Dana: The aha for me is just how hard it is to get that culture and the message beyond that manager level deeper into the organization. We have to do a better job of investing into the development and the growth of our middle management and those leaders. Many haven’t had the blessing of working under a servant-minded leader, but more often a harsh manager, and there’s a big distinction between management and leadership. And we have to work on that a whole lot more than we have in the past, because those of us who are leading at a higher level, I think we live out that servant leadership. That’s how we came by our acronym for our core values as SERVANT, that’s built deeply into the organizational culture. But we’ve got to get it beyond the senior leadership.
Al: I’d love to be a fly on the wall of one of your leadership-team discussions. As you look at the next year, 2021, what’s the buzz in the room? What’s getting people’s attentions, and what do you most want to talk about, and why, when it comes to Bethesda, your culture, what’s coming in front of you?
Dana: The buzz for us is 2021 is coming whether we’re ready or not. But as we think back to that innovative spirit that our team has developed, we’re really starting to look out to 2025 already. You know, we’re trying to determine what we’ll need in senior living for the future residents. Senior living has a long development cycle, and so we have to be thinking beyond just next year. We are asking the question for 2021, how will our current service offerings need to change to meet the desires of those residents who have maybe stayed at home longer because of COVID but will be moving to senior living, and what is their care acuity and how difficult will it be to provide high-quality service for them? And then we’re asking the question about our current practices and what must change with them to become a better care provider. And then, of course, for us, a topic in every leadership meeting is, how do we serve more seniors? If we serve more seniors, we can serve more kids. And organizational growth isn’t a given; it’s intentional. Our team is looking at ways to simplify, to maximize the margin, because we know that without margin there can be no mission. It all comes back to mission fulfillment for us. The world has changed, but our mission has not.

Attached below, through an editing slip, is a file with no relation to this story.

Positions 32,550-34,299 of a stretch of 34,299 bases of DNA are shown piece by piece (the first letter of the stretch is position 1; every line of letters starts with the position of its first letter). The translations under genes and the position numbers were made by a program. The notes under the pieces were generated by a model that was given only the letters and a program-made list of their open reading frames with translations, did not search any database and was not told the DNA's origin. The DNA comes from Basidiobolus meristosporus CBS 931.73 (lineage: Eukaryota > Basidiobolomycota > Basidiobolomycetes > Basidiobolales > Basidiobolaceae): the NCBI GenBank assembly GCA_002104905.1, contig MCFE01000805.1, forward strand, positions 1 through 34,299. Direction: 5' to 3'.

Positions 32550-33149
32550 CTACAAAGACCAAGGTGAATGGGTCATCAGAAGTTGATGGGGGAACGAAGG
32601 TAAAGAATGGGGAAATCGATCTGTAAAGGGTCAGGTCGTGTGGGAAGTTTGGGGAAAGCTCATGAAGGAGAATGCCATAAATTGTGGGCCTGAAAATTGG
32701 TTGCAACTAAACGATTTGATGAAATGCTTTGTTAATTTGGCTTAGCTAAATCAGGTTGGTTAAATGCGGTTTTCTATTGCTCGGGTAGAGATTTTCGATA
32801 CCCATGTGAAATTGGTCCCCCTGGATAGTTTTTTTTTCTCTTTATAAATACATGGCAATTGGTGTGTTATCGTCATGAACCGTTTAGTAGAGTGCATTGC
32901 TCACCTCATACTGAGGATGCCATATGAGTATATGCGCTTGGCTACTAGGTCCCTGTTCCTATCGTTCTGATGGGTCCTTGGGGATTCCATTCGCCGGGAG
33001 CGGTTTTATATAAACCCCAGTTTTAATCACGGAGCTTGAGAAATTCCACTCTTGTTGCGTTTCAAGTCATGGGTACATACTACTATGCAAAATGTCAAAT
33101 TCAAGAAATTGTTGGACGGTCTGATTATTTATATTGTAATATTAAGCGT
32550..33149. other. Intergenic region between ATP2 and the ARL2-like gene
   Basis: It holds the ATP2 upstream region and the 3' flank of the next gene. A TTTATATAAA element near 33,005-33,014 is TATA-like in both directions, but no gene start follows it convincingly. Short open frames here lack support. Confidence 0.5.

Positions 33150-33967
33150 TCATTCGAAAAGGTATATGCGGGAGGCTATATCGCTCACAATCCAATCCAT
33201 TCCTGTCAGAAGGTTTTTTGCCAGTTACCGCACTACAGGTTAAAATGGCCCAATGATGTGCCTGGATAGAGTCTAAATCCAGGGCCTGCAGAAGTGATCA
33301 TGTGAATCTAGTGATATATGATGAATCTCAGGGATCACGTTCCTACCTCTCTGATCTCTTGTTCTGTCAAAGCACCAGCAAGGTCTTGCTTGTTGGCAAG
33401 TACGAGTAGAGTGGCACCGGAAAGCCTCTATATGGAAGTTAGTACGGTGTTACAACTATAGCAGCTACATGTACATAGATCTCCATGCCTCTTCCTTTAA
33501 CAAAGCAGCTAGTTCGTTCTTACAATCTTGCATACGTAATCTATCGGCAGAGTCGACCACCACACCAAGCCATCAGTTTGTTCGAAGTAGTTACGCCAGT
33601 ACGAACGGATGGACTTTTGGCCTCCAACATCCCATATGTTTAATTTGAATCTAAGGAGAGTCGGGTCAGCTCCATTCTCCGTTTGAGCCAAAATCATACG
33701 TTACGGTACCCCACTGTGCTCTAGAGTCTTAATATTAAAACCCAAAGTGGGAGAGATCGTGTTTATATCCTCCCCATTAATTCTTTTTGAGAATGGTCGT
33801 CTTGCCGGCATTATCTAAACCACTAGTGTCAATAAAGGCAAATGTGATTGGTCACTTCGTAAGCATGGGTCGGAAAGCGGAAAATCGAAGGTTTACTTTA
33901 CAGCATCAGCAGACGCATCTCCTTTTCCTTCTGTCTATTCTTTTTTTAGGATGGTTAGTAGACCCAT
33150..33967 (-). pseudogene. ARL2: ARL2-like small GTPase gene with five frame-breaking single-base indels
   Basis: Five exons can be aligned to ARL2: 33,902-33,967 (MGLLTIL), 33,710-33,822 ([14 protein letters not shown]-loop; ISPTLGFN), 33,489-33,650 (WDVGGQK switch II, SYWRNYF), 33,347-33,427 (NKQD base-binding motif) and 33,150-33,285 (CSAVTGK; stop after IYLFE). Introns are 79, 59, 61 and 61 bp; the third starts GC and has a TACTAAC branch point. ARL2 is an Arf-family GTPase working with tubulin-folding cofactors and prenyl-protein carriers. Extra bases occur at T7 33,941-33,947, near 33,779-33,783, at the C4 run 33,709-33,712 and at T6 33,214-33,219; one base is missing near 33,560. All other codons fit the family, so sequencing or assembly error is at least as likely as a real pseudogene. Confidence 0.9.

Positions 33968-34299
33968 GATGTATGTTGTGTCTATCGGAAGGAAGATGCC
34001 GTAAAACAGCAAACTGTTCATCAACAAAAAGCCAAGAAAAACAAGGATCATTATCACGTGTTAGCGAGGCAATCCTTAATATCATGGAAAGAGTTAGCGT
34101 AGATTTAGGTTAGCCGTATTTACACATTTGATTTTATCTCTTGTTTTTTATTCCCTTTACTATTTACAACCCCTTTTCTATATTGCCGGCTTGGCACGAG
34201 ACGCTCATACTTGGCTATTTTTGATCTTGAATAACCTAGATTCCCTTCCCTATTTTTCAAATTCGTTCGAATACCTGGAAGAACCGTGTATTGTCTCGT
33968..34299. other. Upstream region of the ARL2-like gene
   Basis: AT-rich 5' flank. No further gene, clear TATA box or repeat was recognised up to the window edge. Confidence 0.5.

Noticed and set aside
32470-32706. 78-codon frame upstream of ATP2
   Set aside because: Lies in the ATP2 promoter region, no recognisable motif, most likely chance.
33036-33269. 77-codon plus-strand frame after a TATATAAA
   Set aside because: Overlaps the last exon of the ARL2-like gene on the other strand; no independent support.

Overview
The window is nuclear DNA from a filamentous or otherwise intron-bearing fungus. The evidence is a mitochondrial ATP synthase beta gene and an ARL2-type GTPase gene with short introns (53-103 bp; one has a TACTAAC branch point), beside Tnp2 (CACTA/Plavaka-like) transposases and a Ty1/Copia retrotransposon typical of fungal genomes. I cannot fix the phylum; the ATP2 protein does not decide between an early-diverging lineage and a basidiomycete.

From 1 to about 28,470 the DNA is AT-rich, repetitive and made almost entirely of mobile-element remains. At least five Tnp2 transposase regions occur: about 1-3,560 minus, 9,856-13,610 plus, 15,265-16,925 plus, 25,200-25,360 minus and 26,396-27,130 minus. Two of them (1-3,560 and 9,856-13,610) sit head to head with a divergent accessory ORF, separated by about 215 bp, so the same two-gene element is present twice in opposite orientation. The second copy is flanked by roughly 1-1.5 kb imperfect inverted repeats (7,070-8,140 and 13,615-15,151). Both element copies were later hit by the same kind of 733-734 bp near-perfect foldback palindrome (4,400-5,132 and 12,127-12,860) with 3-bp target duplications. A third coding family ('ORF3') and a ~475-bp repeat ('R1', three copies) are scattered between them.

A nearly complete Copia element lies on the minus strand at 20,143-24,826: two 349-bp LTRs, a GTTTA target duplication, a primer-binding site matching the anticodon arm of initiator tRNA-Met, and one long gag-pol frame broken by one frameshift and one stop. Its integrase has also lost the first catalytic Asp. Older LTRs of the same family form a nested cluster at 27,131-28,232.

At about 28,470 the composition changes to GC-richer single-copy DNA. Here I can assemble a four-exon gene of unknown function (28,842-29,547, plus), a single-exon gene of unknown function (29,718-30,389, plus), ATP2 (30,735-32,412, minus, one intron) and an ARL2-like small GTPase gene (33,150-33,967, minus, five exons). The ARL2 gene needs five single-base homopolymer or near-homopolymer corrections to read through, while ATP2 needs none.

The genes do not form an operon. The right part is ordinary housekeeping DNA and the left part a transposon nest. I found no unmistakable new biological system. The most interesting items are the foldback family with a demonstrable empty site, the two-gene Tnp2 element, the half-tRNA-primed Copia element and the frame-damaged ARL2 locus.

Al: So, if Jesus were to pull up a seat at the table, what one question can you hear Him asking you and your team when it comes to moving forward, looking forward to 2021 or even 2025?
Dana: Well, I’m—give me some easy questions. These are hard. I think He would ask us, what do you want Me to do for you, or what can I do for you? There are several times in the Bible that He asked that question. And we see characters, and they respond in various ways. James and John asked, they kind of ask for the blank check. They want to rise in positions of authority, and they want to have wealth, and they want to have power. And Bartimaeus was a blind beggar. And when Jesus asked him the question, he asked that Jesus would help him to see not just with his sight—to be able to see the clouds or the people around him—but to see the truth in the story of Jesus and the salvation that would bring to each of us. And our leadership team responds to this will be telling if He asked us that question. I hope, I hope we would ask Him to help us be the light to seniors who are living out the end days of their lives. I hope that He would help us share hope with children living in poverty, that they might know that He loved them just as much as He loves you and I. Finally, that He will help us show genuine care for our employees who make this mission possible.